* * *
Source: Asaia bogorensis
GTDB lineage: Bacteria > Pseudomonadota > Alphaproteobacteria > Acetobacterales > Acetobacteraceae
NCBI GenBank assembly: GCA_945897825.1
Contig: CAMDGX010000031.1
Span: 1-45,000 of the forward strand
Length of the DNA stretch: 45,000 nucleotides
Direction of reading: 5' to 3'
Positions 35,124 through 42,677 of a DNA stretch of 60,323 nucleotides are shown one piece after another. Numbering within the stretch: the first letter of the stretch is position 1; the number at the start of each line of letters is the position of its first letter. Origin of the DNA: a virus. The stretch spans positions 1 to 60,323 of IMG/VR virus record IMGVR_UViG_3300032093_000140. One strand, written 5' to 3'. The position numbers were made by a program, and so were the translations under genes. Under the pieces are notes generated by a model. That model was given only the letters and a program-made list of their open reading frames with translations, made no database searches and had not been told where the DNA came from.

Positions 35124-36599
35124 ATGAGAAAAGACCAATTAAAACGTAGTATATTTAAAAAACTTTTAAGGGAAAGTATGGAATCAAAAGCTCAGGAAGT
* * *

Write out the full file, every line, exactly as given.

Source: Asaia bogorensis
GTDB lineage: Bacteria > Pseudomonadota > Alphaproteobacteria > Acetobacterales > Acetobacteraceae
NCBI GenBank assembly: GCA_945897825.1
Contig: CAMDGX010000031.1
Span: 1-45,000 of the forward strand
Length of the DNA stretch: 45,000 nucleotides
Direction of reading: 5' to 3'
Positions 35,124 through 42,677 of a DNA stretch of 60,323 nucleotides are shown one piece after another. Numbering within the stretch: the first letter of the stretch is position 1; the number at the start of each line of letters is the position of its first letter. Origin of the DNA: a virus. The stretch spans positions 1 to 60,323 of IMG/VR virus record IMGVR_UViG_3300032093_000140. One strand, written 5' to 3'. The position numbers were made by a program, and so were the translations under genes. Under the pieces are notes generated by a model. That model was given only the letters and a program-made list of their open reading frames with translations, made no database searches and had not been told where the DNA came from.

Positions 35124-36599
35124 ATGAGAAAAGACCAATTAAAACGTAGTATATTTAAAAAACTTTTAAGGGAAAGTATGGAATCAAAAGCTCAGGAAGT